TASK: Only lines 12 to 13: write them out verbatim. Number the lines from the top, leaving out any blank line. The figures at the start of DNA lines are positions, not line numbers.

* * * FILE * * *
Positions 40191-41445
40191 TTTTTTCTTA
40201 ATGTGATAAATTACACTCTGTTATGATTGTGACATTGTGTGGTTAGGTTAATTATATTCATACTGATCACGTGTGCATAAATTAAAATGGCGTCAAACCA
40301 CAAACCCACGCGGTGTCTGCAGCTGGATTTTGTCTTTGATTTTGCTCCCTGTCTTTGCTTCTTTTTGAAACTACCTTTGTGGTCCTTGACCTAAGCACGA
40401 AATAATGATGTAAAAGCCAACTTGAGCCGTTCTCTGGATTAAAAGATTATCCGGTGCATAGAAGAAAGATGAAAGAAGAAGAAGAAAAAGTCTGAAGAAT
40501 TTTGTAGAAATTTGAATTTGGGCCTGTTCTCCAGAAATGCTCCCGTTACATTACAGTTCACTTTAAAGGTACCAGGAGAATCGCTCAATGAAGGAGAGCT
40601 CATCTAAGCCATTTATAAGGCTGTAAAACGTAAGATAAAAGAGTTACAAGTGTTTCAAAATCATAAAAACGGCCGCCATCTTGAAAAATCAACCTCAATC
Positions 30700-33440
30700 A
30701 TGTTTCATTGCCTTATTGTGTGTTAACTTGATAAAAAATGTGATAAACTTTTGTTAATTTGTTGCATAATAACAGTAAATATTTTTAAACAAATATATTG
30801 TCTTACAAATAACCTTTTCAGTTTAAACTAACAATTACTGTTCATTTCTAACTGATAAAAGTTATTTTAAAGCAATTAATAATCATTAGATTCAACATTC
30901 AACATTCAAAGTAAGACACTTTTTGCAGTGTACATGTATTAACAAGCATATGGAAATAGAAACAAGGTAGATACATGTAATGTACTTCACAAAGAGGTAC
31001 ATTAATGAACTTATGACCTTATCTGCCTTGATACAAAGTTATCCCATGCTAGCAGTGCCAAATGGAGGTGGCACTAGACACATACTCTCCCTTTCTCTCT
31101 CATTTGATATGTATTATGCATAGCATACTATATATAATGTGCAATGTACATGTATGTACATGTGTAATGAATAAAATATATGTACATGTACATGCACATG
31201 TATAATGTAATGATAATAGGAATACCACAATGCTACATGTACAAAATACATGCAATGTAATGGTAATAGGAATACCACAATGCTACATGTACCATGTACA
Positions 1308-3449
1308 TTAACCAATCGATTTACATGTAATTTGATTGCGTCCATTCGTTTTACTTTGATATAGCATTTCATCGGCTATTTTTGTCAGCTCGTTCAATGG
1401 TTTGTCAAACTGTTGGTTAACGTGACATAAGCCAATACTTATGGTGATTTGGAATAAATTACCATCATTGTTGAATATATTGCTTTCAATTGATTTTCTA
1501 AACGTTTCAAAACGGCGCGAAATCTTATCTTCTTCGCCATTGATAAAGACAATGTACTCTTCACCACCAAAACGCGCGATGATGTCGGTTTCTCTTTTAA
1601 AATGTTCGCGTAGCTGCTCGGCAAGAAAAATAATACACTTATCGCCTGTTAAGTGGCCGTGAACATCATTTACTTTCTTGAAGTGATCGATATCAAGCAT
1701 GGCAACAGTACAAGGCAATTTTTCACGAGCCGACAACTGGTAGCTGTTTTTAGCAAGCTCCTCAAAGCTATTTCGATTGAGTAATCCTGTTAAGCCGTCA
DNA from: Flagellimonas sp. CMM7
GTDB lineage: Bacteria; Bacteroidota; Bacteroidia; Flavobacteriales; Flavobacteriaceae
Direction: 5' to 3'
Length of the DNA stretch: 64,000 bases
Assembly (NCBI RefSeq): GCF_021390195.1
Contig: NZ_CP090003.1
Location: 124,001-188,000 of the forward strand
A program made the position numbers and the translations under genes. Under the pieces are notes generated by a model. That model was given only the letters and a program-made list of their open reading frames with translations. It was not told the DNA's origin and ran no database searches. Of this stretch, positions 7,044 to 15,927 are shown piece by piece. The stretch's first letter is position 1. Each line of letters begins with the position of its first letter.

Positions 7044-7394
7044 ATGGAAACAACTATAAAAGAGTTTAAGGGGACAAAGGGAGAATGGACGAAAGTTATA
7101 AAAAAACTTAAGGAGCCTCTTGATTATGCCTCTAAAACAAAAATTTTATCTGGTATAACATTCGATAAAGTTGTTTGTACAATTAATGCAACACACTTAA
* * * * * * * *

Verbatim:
30901 AACATTCAAAGTAAGACACTTTTTGCAGTGTACATGTATTAACAAGCATATGGAAATAGAAACAAGGTAGATACATGTAATGTACTTCACAAAGAGGTAC
31001 ATTAATGAACTTATGACCTTATCTGCCTTGATACAAAGTTATCCCATGCTAGCAGTGCCAAATGGAGGTGGCACTAGACACATACTCTCCCTTTCTCTCT